Primary transpupillary thermotherapy for small choroidal melanoma in 256 consecutive cases: outcomes and limitations

Ophthalmology. 2002 Feb;109(2):225-34. doi: 10.1016/s0161-6420(01)00902-2.


Objective: The objective of this report was to evaluate ocular and systemic outcomes after primary transpupillary thermotherapy for choroidal melanoma and to identify the limitations of this treatment method.

Design: Noncomparative interventional case series.

Participants: The participants included 256 patients with newly diagnosed choroidal melanoma.

Main outcome measures: The outcome measures included local tumor recurrence and visual acuity.

Results: Before treatment, the mean tumor base was 7.1 mm, and mean tumor thickness was 2.7 mm. Overlying subretinal fluid was present in 215 cases (84%) and orange pigment on the tumor surface in 200 cases (78%). All tumors showed either photographic documentation of growth (114 cases; 45%) or substantial risk factors for growth (142 cases; 55%). After a mean of three treatment sessions, complete tumor control without recurrence was found in 232 cases (91%) and recurrence in 24 cases (9%). The mean time to recurrence was 22 months, and the mean recurrent tumor size was 3.8 mm base and 2.4 mm thick. Of the recurrent tumors, additional thermotherapy was successful in controlling 13 (5%), plaque radiotherapy in 8 (3%), and enucleation in 3 (1%). Using multivariable analysis, the risk factors for tumor recurrence included increasing number of thermotherapy sessions (reflecting less responsive tumor) (P = 0.0001) and optic disc overhung by tumor (P = 0.03). Kaplan Meier estimates revealed that 4% showed recurrence at 1 year, 12% at 2 years, and 22% at 3 years follow-up. When analyzing those 214 patients without multivariable risk factors for recurrence, Kaplan Meier estimates for recurrence were 2% at 1 year, 8% at 2 years, and 10% at 3 years. The visual acuity after treatment was 20/20 to 20/40 in 128 cases (50%), 20/50 to 20/100 in 47 (18%), and 20/200 or worse in 81 (32%). Using multivariable analysis, the most statistically significant factors at initial visit that were predictive of poor visual acuity (20/200 or worse) after treatment included documented tumor growth before treatment (P = 0.0001), mushroom tumor configuration (P = 0.002), initial symptom of blurred vision (P = 0.008), poor initial visual acuity (P = 0.005), superior quadrant tumor location (P = 0.03), underlying diabetes mellitus (P = 0.04), and optic disc overhung by tumor (P = 0.04). Tumor-related mortality occurred in two patients (1%), one of whom showed complete tumor regression to thermotherapy and the other with diffuse choroidal melanoma and local tumor margin recurrence.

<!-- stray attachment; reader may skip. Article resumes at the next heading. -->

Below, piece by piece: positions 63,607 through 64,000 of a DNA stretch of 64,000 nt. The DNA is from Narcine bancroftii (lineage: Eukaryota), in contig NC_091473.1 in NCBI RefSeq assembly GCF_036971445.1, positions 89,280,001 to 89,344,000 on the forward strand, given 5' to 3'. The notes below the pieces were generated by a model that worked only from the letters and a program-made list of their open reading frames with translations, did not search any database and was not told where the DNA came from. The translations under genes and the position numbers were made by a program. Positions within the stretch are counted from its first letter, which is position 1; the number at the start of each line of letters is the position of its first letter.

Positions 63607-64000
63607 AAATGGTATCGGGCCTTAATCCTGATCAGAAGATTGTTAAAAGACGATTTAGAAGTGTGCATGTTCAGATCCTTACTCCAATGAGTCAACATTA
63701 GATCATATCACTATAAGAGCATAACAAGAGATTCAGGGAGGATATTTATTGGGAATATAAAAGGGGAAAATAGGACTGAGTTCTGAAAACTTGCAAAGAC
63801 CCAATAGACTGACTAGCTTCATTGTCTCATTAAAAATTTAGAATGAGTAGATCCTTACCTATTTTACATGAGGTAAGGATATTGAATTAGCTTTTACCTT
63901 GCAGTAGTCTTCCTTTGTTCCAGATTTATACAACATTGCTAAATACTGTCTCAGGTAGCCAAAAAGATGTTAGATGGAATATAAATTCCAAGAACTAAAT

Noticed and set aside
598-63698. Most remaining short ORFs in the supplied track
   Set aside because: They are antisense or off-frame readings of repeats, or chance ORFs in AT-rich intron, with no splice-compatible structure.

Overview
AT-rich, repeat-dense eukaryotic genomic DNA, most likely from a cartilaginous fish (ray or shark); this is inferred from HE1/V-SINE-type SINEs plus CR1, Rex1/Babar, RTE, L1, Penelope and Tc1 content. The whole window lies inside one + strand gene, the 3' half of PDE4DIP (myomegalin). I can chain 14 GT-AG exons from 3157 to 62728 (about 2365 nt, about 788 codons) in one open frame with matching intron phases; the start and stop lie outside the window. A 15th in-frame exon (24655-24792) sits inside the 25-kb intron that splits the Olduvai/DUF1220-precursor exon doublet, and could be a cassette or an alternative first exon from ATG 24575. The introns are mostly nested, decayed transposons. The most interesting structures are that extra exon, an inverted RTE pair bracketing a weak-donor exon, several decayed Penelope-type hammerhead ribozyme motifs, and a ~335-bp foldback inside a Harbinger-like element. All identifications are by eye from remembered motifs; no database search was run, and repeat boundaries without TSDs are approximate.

Conclusions: Transpupillary thermotherapy is an effective treatment for certain small choroidal melanomas. Appropriate tumor selection is critical to successful treatment. Patients with tumors abutting or overhanging the optic disc or those requiring more than three sessions for tumor control are more likely to develop ultimate tumor recurrence. Transpupillary thermotherapy can cause damaging effects to the retina, leading to visual loss shortly after treatment.

Publication types

  • Research Support, Non-U.S. Gov't

MeSH terms

  • Adolescent
  • Adult
  • Aged
  • Aged, 80 and over
  • Choroid Neoplasms / mortality
  • Choroid Neoplasms / pathology
  • Choroid Neoplasms / therapy*
  • Female
  • Humans
  • Hyperthermia, Induced*
  • Male
  • Melanoma / mortality
  • Melanoma / pathology
  • Melanoma / therapy*
  • Middle Aged
  • Neoplasm Recurrence, Local
  • Prospective Studies
  • Pupil
  • Risk Factors
  • Survival Rate
  • Treatment Outcome
  • Visual Acuity